Adam Zagoria covers basketball at all levels. He is the author of two books and an award-winning journalist whose articles have appeared in ESPN The Magazine, SLAM, Sheridan Hoops, Sports Illustrated, Basketball Times and in newspapers nationwide.
R.J. Barrett, new wave of Canadian basketball talent poised for future NBA Drafts
Kevin Boyle knows a thing or two about sending players to the NBA Draft lottery.
The Montverde (FL) Academy head man has coached five players selected among the top three picks of recent NBA Drafts, including No. 1 picks Ben Simmons and Kyrie Irving, No. 2 picks D’Angelo Russell and Michael Kidd-Gilchrist and No. 3 pick Joel Embiid.
Simmons and Irving were both born in Australia, while Embiid is originally from Cameroon.
In the coming years, several of Boyle’s current and former pupils could hear their names called by Commissioner Adam Silver.
And what those players have in common is that they’re all from Canada.
R.J. Barrett, a 6-foot-7 senior wing who came to Montverde from Mississauga, Ontario, is projected by multiple mock draft sites to be the No. 1 pick in 2019. He signed with Duke over Kentucky and Oregon in November.
“He’s right in that class [with the other top picks I have coached],” Boyle said of Barrett on The 4 Quarters Podcast. “Most of the guys [who become superstars] are all those wing guys that end up better in these drafts over the years. That’s why I’m saying he should be the No. 1 pick in two years.”
Meantime, Andrew Nembhard, the 6-4 Canadian point guard who shares the backcourt with Barrett both at Montverde and with the UPlay Canada AAU program, also projects as a future NBA guard, Boyle said.
“He’s a great player and person,” Boyle said when Nembhard committed to Florida this week. “Andrew will be a four-year starter and will be mid-to-late 1st round pick. He makes every player and person he touches better.”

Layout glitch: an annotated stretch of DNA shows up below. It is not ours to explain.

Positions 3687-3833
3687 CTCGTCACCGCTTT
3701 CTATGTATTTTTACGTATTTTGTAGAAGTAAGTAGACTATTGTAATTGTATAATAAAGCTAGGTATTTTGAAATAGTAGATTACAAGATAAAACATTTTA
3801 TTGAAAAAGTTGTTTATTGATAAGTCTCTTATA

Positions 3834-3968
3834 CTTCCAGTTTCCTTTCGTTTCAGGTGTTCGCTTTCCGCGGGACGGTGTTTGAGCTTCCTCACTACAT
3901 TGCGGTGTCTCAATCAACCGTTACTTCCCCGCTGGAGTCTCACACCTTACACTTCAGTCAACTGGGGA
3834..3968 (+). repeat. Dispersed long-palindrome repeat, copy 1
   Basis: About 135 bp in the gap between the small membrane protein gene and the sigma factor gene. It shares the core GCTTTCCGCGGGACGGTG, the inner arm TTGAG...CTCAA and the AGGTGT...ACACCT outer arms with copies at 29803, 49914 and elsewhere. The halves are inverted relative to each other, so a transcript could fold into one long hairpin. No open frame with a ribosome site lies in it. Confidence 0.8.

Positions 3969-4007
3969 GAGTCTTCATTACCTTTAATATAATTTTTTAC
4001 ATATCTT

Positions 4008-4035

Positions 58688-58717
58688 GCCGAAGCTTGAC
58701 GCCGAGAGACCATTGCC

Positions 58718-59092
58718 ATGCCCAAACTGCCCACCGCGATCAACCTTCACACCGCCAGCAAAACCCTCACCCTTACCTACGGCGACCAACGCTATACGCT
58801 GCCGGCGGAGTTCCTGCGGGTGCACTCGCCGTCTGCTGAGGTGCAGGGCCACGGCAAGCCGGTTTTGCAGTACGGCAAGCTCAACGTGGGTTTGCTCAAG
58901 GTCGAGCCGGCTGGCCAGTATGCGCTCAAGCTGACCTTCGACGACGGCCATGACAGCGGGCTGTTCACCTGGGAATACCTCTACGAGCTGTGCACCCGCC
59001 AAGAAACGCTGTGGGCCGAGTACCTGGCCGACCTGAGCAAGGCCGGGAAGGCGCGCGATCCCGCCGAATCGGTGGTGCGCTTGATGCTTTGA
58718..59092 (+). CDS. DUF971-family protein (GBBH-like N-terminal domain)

A third Canadian, Simi Shittu, who is now at Vermont Academy but also played for Boyle at Montverde, is projected as the No. 7 pick in 2019 by NBADraft.net.
The 6-10 Shittu visits Vanderbilt this weekend and is also slated to visit North Carolina next month.
Meantime, several other Canadians are mentioned on 2019 mocks.
Kentucky freshman guard Shai Gilgeous-Alexander is projected at No. 13 by NBADraft.net.
Nickeil Alexander-Walker, a freshman guard at Virginia Tech and the cousin of Gilgeous-Alexander, is projected at No. 13 by ESPN.com and No. 15 by NBADraft.net. He has drawn comparisons to a young Paul George.
Both cousins played together at Hamilton Heights (TN).
Meantime, Arizona freshman small forward Emmanuel Akot is projected at No. 14 in 2019 by ESPN.com.
Syracuse freshman forward Oshae Brissett also looks like a future NBA Draft pick.
Last February, seven Canadians were invited to the Basketball Without Borders Global Camp during the NBA All-Star Game in New Orleans. Barrett was named MVP of the event, while Shittu, Nembhard and Akot all attended, as did uncommitted senior guard Lugentz Dort of Orangeville Prep, Michigan-bound shooting guard Iggy Brazdeikis of Athlete Institute and Harvard-bound shooting guard Noah Kirkwood of Northfield Mount Hermon (MA).
In the next few years, this wave of players figures to enter the NBA and join fellow Canadians like Andrew Wiggins, the former No. 1 overall pick now with the Minnesota Timberwolves, as well as Tristan Thompson (Cleveland), Jamal Murray (Denver), Kelly Olynyk (Miami), Cory Joseph (Toronto), Tyler Ennis (Lakers) and others.
That also bodes well for the Canadian National Team going forward. Led by Barrett, the Canadians won their first-ever gold medal in an Olympics or World Cup when they won the FIBU U19 World Championship this summer in Egypt.
“You’re seeing that we have players and we can win,” Barrett told me in July. “We can beat the U.S. Just a statement that we’re working really hard and we’re up and coming.
As for a future Olympic gold-medal bid, he added: “I mean, we still got a lot of work to do before that happens but for sure to play on an Olympic team would be great.”
Adam Zagoria is a Basketball Insider who covers basketball at all levels. A contributor to The New York Times and SportsNet New York (SNY), he is also the author of two books and is an award-winning journalist and filmmaker. His articles have appeared in ESPN The Magazine, SLAM, Sheridan Hoops, Basketball Times and in newspapers nationwide. He also won an Emmy award for his work on the SNY mini-documentary on Syracuse guard Tyus Battle.
A veteran Ultimate Frisbee player, he has competed in numerous National and World Championships and, perhaps more importantly, his teams won the Westchester Summer League (WSL) championships in 2011 and 2013.
He lives in Manhattan with his wife and children.